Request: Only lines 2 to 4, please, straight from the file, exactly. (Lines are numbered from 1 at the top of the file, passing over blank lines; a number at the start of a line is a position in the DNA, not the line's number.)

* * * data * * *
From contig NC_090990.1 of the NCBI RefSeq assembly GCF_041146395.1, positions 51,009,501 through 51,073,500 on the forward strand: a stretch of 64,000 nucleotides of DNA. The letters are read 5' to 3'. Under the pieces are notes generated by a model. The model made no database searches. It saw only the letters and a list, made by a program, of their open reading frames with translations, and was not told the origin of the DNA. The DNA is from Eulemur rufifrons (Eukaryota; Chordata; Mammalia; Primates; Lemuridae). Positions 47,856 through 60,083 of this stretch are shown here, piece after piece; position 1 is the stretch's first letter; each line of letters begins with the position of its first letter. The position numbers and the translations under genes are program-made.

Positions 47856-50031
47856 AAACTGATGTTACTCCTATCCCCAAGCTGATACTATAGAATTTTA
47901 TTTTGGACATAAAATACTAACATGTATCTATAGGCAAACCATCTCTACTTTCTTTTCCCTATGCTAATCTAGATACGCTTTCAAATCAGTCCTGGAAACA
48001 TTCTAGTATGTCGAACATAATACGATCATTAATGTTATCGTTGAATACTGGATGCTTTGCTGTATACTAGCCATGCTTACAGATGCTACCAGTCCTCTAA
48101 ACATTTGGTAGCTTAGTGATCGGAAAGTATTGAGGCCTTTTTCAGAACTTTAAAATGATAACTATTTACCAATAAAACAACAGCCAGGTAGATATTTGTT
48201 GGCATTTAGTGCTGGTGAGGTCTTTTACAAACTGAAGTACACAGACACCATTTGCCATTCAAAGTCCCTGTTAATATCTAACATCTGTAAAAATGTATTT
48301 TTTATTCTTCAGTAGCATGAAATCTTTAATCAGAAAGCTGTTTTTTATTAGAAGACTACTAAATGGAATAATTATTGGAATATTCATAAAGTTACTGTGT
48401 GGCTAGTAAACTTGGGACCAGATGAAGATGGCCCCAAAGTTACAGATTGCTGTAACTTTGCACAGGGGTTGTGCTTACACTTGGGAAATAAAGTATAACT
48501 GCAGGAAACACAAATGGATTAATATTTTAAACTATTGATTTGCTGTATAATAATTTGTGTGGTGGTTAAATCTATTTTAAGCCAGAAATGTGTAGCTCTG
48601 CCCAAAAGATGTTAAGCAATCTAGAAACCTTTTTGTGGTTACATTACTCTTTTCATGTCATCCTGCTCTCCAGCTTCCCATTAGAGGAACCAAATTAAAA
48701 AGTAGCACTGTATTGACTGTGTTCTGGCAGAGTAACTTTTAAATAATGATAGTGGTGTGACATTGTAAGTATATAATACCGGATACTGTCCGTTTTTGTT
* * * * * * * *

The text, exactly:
Positions 47856-50031
47856 AAACTGATGTTACTCCTATCCCCAAGCTGATACTATAGAATTTTA
47901 TTTTGGACATAAAATACTAACATGTATCTATAGGCAAACCATCTCTACTTTCTTTTCCCTATGCTAATCTAGATACGCTTTCAAATCAGTCCTGGAAACA